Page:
2. dissolution but an association may be
2. Membership of the State is compulsory but that of at association is optional. A man is born in the State and cannot withdraw from the membership of the State. One can easily withdraw from the membership of any association.
3. The membership of the State is singular. One cannot be a member of more than one State simultaneously. But one may be the member of more than one association.
4. The State possesses sovereignty. Its sovereignty is legally absolute and supreme. Its laws are obligatory and backed by physical force. No other associations are sovereign. They are limited organisations formed to achieve limited purposes. The State is formed, with unlimited purposes. It, on the other hand represents the society as a whole. It maintains law and order and protects individuals from external aggression.
5. The State is more or less permanent and is not easily subject to dissolution but an association may be dissolved at any time and on any ground. An association may be dissolved due internal differences among its members or when its purposes a fulfilled. While associations are temporary, the State continues for all time to come.
6. The State is national in character. General principle is “one nation, one State”. But an association may be local, national or international.
7. The functions and activities of the State are wider than those of associations. An association is created for a specific purpose but the activities of the State are unlimited. The functions of the State are increasing day by day. In a welfare State, the functions the State are innumerable. While the State is a broad and university oiganisation, the associations are limited in their activities.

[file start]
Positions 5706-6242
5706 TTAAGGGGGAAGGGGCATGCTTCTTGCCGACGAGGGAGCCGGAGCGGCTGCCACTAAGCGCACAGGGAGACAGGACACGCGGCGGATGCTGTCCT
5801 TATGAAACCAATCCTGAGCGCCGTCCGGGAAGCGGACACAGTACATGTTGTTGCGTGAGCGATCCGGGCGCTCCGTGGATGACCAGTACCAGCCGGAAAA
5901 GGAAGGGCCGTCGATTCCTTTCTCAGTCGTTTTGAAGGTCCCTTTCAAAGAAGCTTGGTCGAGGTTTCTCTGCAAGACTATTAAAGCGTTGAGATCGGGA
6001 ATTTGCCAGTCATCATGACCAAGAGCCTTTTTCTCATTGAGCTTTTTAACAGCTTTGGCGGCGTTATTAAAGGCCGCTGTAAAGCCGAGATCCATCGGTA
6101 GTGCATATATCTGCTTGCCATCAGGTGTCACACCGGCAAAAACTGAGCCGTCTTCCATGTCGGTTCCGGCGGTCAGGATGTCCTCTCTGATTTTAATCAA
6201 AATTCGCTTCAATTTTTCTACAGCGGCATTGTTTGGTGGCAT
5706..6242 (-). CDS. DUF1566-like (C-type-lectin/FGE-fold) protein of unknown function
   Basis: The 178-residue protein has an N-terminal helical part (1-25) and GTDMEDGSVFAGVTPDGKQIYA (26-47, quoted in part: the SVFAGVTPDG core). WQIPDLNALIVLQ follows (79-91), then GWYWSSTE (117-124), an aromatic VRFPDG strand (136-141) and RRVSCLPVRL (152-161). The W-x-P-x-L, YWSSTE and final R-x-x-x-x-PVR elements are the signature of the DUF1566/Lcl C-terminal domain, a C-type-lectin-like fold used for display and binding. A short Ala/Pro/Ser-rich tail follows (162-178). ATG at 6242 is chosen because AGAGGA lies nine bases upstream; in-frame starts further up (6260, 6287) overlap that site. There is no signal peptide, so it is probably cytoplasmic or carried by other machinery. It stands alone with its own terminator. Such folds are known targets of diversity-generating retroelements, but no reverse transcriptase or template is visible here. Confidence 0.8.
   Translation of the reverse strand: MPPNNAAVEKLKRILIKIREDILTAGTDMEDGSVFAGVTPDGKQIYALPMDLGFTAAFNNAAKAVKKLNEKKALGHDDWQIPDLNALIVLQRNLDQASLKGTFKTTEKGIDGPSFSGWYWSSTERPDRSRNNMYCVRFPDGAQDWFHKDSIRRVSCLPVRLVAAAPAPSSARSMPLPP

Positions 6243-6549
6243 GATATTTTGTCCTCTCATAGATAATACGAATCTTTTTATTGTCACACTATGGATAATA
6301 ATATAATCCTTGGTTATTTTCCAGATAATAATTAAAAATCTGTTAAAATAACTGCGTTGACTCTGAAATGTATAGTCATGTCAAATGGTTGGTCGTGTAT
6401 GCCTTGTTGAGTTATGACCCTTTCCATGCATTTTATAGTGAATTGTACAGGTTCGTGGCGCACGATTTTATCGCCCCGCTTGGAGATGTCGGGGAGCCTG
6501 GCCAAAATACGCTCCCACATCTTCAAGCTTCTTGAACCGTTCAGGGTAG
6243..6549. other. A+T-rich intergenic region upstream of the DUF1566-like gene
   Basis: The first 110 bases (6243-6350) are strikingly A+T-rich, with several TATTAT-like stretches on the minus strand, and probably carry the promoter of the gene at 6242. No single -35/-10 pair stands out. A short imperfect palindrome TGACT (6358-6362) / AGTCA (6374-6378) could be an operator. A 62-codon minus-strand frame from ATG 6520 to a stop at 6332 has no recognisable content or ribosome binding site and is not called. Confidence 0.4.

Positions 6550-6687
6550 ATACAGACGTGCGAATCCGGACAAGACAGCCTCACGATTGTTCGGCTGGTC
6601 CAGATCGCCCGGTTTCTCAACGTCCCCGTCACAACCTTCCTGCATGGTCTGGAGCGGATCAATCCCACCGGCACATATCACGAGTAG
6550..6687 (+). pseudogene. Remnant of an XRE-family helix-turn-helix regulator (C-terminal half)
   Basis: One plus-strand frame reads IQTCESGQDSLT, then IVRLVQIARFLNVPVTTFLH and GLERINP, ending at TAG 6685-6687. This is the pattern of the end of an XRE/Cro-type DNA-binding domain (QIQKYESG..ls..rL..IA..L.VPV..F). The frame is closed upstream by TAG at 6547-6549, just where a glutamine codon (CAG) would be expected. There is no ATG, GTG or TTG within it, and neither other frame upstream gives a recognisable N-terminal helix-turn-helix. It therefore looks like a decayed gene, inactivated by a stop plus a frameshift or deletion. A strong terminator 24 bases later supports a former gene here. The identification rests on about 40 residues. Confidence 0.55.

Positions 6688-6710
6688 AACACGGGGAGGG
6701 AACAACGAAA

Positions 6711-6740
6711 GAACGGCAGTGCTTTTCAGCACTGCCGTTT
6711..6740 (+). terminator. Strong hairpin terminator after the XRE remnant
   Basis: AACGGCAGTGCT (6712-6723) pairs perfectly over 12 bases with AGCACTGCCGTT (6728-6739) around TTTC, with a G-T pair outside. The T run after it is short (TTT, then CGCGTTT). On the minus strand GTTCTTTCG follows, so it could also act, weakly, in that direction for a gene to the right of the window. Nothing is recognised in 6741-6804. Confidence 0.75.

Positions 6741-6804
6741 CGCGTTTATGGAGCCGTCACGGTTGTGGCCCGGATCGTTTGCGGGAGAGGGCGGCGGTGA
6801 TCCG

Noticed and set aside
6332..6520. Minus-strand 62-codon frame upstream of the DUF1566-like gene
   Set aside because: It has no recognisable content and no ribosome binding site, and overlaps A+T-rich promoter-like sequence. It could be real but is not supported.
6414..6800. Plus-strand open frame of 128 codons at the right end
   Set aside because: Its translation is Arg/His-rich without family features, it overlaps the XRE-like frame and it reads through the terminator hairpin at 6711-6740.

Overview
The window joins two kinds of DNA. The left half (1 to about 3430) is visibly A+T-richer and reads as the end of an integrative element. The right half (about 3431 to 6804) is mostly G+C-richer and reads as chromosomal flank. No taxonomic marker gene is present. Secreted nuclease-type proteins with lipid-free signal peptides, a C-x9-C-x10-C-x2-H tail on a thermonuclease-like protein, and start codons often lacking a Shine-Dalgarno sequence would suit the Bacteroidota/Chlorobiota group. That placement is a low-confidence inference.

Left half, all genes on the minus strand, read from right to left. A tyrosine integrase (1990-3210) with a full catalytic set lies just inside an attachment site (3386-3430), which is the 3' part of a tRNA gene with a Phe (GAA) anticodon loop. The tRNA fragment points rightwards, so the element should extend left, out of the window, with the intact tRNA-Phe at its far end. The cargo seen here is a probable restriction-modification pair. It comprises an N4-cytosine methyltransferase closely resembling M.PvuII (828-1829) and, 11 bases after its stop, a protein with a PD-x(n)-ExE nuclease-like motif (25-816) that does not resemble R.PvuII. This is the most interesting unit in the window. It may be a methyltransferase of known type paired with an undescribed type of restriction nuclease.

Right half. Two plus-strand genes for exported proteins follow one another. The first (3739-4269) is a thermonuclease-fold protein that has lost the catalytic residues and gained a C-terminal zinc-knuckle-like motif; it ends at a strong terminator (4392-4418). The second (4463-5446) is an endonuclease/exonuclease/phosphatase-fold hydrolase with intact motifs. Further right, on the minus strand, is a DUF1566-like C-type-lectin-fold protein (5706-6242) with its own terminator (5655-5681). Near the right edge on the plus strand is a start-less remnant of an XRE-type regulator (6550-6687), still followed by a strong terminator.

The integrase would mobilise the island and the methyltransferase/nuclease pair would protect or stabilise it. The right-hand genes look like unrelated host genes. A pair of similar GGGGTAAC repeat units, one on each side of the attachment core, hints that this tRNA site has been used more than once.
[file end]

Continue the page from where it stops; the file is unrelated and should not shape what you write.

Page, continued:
8. Finally, the State is the supreme association in the society. It controls the activities of all other associations. It may impose limitations on other associations. Associations cannot go against the State. The State is like an elder brother to other associations. That is why, it is said that the State is an “association of associations”. Barker rightly observed, “The State, as a general and all embracing institution of life, must necessarily adjust the relations of associations to itself, to other associations and to their own members.”